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Asthma, Allergies and Food intolerances

If you suffer from allergies then it is sensible to avoid the allergen as much as possible if this aggravates your symptoms. There are some methods of treating allergies by controlled exposure to the allergen in an attempt to desensitize your immune system. However, from experience a practical solution is to not tempt providence and create a cascade of symptoms by ingesting, inhaling or otherwise coming into contact with the triggers for your own symptoms.

Acupuncture may be able to reduce Hayfever and Rhinitis symptoms. There is some evidence-base for the effectiveness of acupuncture to treat hay fever (or allergic rhinitis) according to the World Health Organisation, from a review of controlled clinical trials. For more please see: Diseases and Disorders that can be treated with Acupuncture

From an Osteopathic perspective, asthma may perhaps sometimes have a structural component in rib mechanics and poor breathing patterns, in addition to inflammation and narrowing of the airways. There is admittedly only inconclusive evidence-base that physical therapy, physiotherapy or osteopathy can help with asthma symptoms, but talking to a therapist, (or physiotherapist or osteopath who has an interest in breathing and rib mechanics) about breathing patterns, and becoming more self-aware of these, and what the triggers are to your own asthma might help to give you more a sense of control over your own symptoms.

However, please remember that no change of medication should be contemplated or attempted without discussion about this with your GP. Asthmatics usually tend to get anxious, and this in turn can compound or even trigger the asthma.

Besides Physical therapy (e.g. osteopathy, physiotherapy, etc) there may be other ways to improve poor breathing: e.g. yoga or the Buteyko method. See: Buteyko a ... z

You may also wish to read the Mindful Asthma page in the Pain-management chapter, for how Mindfulness training might also be helpful, in addition to any physical therapy intervention (physiotherapy, osteopathy).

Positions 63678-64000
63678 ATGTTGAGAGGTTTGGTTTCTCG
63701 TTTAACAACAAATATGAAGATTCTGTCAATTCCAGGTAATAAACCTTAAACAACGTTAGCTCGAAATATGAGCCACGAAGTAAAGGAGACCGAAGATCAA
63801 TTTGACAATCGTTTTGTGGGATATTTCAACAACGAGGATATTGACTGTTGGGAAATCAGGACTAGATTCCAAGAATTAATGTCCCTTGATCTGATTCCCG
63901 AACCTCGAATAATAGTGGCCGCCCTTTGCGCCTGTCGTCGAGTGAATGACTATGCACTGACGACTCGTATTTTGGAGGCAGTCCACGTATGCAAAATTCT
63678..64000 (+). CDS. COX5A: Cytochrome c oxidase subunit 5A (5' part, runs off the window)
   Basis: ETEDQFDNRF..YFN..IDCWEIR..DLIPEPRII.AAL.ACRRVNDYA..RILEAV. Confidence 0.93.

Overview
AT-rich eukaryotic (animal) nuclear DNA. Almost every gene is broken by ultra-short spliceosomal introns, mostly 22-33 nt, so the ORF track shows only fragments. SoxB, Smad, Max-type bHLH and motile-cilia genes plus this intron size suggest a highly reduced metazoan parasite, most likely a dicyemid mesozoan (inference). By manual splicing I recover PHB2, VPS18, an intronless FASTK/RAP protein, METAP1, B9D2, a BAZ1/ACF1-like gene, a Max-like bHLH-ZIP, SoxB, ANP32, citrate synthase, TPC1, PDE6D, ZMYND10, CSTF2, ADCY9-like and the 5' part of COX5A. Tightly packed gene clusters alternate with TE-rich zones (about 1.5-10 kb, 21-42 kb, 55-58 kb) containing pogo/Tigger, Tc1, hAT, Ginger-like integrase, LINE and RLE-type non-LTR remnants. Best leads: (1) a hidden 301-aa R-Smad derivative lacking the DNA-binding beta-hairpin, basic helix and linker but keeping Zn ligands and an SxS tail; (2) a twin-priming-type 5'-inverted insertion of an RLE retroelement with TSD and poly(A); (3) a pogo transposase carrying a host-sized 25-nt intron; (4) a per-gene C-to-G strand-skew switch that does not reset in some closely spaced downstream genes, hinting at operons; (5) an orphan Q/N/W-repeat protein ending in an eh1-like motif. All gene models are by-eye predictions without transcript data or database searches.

Allergens tend to be proteins (e.g. gluten, nuts, shellfish, pollens) and your immune system overreacts to them, as if they were harmful bacteria, and mobilizes a cascade of inflammatory mediators (histamine, leucotrienes, postraglandins, etc). Asthmatics can also feel more shortness of breath from eating cheese and/or drinking milk, as milk products are mucous forming. Food intolerances may also be involved, and attention has been noted about the possible link between allergies and gut health (and the healthy bacteria in the gut that helps digest and break down food) and the immune system. For more about this please see: How Good Gut Health Can Boost Your Immune System and Got Allergies? Your Microbes Could Be Responsible

According to this, eating to hopefully improve allergies includes:

  1. taking probiotics or eat fermented foods
  2. eating plenty of fermentable fibre
  3. getting tested for sensitivities and avoid inflammatory food
  4. trying a low histamine diet
  5. trying local raw honey, or pollen, for seasonal allergies
  6. getting tested for intestinal pathogens

Food Intolerances are another entire area of health. Some people anecdotally have reported that acupuncture seems to help with digestive issues, and there is some evidence (according to the WHO please see Diseases and Disorders that can be treated with Acupuncture) that acupuncture might help with obesity.

From an Osteopathic perspective, the early American osteopaths, including Andrew Taylor Still and John Littlejohn (The Contribution of John Martin Littlejohn to Osteopathy) were treating 'nervous disorders' that in modern terms we might term 'stress-related illnesses', which could include digestive issues, e.g. 'irritable bowel' or 'spastic colon' (these conditions cannot always be defined precisely). Although the practice notes of the early twentieth century osteopaths (e.g. Littlejohn) do not use terms such as 'irritable bowel' (which are a modern ones).

I must point out here, once again, that there is no evidence-base that osteopathy, manipulation or any physical therapy can help with digestive issues — and I am making no claim whatever in this regard. It is true that contemporary osteopaths, such as Jean Pierre Barral, use 'visceral manipulation' and tissue-specific adjustments to detailed areas (duodenum, ilio-cecal valve, and so on) but again, this is empirical and has no research base (nor probably ever could have) so again, I must stress that I am not making and can never make any claim here, as a clinician, or osteopath, to any effectiveness or benefit from such an approach. I am writing this paragraph, purely from academic interest, and for educated readers, who must draw their own conclusions.

Finally, airborne allergens such as pollens and pet dander can be greatly reduced with HEPA filters, Ionisers, and other products to minimize contact. One of the best web-sites I have found for almost every allergy related product on the market is: AllergyBestBuys

There are extensive product ranges for: asthma, respiratory, COPD, eczema, irritant contact dermatitis, hayfever and rhinitis. This UK based company will post to NZ. Small packages and not hugely expensive items (around $400 or less) do not attract GST at customs.


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